I always have one in the chamber and it is always +1. If the need arises I figure it will be fast and you won't have time to rack the slide or worse yet forget you need to. The key is to remember finger off the trigger until ready to shoot.
Posted @ Thursday, August 15, 2013 8:30 PM by Debbie Krause
Always carry a round in the chamber. Shoot three rounds real quick like in two seconds- the first two rounds a double tap to center chest area (to cause massive hydo-static shock (countering waves causing ripping of tissue- imagine two stones dropped in water one slightly after the other except much more violent for the stones- bullets traveling about 1000 feet per second) and the third to the head anywhere in roughly a triangle area between upper lip and the eyes (T-zone) the area snipers shoot for a immediate take down (Flaccid Paralysis caused by damage to the Medulla Oblongata when taking a head shot this is called the "Mozambique Method". Otherwise you might have to fight this person for 10-15 seconds for they have oxygenated blood in the heart,brain and lungs before they loose enough blood and pass out.
Posted @ Thursday, August 15, 2013 8:30 PM by James Randazzo
I have a round in the chamber at all times, whether it is a pocket pistol (Rugler LCP .380) or my Springfield XDS .45 in an IWB holster. My wife always has a round in her Glock 26 that she keeps in her purse. I used to not carry a round in the chamber, then one day I heard a noise in the back of my house, tried to rack a round and it jammed, I said "Never again".
Posted @ Thursday, August 15, 2013 8:36 PM by Dan
@ Roger - I like to promote that self defense has nothing to do with sex appeal. Women who carry should be doing so to be safe not attractive. Comments that focus on sex appeal may encourage women who are not ready to handle a fire arm to do so for a very wrong reason. The more men that can see women with firearms without relating it to attraction or sex appeal the better off us women will be. To go to the range and be drooled over is enough to make me pack it up and go home some days. I'm there simply to compete just like all the men. When I carry, it's to save my life or the life of someone I love, not to be attractive.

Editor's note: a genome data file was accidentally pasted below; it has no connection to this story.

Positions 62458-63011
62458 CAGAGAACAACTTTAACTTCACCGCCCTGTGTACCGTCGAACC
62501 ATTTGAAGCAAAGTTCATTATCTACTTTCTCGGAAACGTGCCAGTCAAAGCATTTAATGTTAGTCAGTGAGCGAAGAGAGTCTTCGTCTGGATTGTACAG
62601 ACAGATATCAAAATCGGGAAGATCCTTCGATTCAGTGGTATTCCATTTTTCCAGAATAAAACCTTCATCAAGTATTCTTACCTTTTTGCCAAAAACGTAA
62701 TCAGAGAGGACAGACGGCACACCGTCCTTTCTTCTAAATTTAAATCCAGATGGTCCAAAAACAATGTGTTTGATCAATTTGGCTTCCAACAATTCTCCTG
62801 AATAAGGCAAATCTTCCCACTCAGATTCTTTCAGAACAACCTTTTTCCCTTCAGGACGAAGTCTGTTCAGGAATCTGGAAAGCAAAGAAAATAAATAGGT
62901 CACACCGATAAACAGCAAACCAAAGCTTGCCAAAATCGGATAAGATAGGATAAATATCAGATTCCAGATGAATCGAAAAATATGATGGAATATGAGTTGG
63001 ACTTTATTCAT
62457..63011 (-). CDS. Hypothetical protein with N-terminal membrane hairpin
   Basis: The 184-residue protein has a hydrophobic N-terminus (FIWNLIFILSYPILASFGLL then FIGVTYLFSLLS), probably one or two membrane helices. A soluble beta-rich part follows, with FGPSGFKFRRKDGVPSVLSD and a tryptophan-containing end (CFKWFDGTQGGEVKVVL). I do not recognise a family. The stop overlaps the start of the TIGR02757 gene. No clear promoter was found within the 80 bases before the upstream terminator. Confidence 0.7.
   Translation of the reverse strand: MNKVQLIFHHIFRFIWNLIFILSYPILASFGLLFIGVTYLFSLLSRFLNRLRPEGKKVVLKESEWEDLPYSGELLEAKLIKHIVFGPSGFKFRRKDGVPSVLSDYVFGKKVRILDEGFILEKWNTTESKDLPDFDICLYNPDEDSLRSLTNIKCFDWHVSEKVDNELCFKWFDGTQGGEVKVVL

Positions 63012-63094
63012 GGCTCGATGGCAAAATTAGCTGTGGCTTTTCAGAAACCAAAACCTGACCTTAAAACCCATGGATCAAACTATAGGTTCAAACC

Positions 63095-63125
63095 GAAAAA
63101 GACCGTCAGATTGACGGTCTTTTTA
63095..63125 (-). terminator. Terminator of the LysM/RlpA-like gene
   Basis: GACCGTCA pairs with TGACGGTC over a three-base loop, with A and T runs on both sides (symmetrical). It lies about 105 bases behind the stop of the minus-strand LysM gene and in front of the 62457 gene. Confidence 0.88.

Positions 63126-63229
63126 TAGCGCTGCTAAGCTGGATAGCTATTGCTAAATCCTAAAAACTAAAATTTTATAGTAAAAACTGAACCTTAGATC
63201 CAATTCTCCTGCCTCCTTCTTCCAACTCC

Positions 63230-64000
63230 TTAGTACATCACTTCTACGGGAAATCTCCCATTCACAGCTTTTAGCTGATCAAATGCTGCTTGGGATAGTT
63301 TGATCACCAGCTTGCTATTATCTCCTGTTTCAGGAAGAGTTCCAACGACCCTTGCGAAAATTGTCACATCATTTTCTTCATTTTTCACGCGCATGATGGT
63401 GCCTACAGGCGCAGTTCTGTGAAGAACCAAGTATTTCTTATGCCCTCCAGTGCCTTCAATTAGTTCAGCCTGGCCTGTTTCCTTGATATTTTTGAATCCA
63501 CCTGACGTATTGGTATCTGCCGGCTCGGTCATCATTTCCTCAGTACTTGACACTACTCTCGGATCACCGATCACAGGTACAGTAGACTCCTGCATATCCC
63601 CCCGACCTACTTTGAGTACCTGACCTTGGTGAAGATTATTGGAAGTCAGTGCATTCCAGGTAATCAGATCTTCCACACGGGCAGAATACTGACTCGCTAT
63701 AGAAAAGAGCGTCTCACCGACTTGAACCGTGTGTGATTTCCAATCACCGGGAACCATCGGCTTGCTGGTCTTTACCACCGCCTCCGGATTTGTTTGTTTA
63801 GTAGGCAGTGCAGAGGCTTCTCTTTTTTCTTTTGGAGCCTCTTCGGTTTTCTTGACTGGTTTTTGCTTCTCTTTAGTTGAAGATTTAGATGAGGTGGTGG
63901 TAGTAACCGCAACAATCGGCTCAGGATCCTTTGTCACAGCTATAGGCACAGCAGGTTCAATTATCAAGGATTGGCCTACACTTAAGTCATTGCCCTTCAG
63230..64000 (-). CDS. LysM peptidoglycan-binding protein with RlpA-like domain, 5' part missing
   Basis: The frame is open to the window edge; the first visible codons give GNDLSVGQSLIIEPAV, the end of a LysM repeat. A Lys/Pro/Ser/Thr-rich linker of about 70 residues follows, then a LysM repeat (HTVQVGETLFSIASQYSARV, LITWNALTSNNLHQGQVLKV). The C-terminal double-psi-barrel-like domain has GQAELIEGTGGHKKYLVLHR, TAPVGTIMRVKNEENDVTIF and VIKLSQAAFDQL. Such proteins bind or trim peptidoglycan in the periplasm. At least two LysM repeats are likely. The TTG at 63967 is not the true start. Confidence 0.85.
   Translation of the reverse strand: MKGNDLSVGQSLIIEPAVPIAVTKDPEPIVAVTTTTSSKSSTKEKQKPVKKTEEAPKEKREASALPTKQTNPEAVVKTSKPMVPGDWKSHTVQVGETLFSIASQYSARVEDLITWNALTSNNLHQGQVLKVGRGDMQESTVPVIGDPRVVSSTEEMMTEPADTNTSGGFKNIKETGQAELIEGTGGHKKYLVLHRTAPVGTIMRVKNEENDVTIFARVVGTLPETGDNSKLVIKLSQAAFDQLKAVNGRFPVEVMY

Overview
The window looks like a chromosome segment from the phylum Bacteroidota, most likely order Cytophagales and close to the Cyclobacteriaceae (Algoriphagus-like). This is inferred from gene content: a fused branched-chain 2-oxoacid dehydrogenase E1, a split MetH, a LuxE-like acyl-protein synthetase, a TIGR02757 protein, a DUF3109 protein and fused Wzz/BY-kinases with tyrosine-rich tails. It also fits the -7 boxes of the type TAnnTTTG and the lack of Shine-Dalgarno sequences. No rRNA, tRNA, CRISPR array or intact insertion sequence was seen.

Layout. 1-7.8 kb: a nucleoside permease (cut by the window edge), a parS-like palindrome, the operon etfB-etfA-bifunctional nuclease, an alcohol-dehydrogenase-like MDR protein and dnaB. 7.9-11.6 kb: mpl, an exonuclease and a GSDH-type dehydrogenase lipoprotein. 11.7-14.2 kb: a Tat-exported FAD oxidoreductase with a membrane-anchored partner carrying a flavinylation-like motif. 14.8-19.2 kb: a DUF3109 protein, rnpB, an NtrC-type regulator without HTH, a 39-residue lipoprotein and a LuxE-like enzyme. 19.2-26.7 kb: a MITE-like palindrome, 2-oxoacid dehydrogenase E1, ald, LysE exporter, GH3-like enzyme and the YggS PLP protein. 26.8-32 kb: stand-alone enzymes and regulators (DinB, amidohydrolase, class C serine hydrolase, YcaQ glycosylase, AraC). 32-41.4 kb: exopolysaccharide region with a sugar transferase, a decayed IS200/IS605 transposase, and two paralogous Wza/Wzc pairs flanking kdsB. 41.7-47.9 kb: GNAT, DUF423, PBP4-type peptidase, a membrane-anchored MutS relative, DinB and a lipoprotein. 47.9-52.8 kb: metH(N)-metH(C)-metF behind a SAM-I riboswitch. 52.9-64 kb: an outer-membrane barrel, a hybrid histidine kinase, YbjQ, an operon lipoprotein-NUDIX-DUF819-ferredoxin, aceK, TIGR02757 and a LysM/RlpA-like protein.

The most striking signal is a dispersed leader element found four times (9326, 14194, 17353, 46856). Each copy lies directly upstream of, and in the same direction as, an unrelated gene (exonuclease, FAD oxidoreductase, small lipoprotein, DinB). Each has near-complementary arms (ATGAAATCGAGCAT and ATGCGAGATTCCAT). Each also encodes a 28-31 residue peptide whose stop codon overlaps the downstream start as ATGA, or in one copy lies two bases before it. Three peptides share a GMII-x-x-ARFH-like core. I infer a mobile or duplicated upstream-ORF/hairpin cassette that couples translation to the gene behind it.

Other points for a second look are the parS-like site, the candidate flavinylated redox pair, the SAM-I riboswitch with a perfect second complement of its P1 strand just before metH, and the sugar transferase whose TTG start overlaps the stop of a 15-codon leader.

Posted @ Friday, August 16, 2013 6:49 AM by Sara Cannell
Carrying a gun is serious business, with serious consequences. If you are going to carry a gun, you need to be READY to carry one and ready to use it. If you are not, then perhaps you should wait until you are. There are no truer word ever said. But with a gun it is not as simple as being ready. In my opinion a person with a gun has to be always be tactically prepare. And continue practicing until his gun and him become as one, even than the practice must continue under watchful supervision and be certify peroidocally to maintain his permit. Anyone who CCW daily better be prepare to understand the legal and personal liability they are putting them self in if something goes wrong. Think about this " your intended target move from your line of fire and there is a little kid or someone else there instead."
Posted @ Friday, August 16, 2013 11:38 AM by George
Just having a gun, being well trained and mentally alert andprepared, puts one at a great ADVANTAGE! Every time that I go to the range (1-2X/week), I practice drawing and chambering a round while presenting the gun; and it's now an automatic response. If my gun is somehow taken from where it's secured, or from me personally, the "taker" has to understand how it operates in order to use it. In no way do I feel "disadvantaged".
Posted @ Friday, October 04, 2013 12:41 PM by Ken Miller, Park City, UT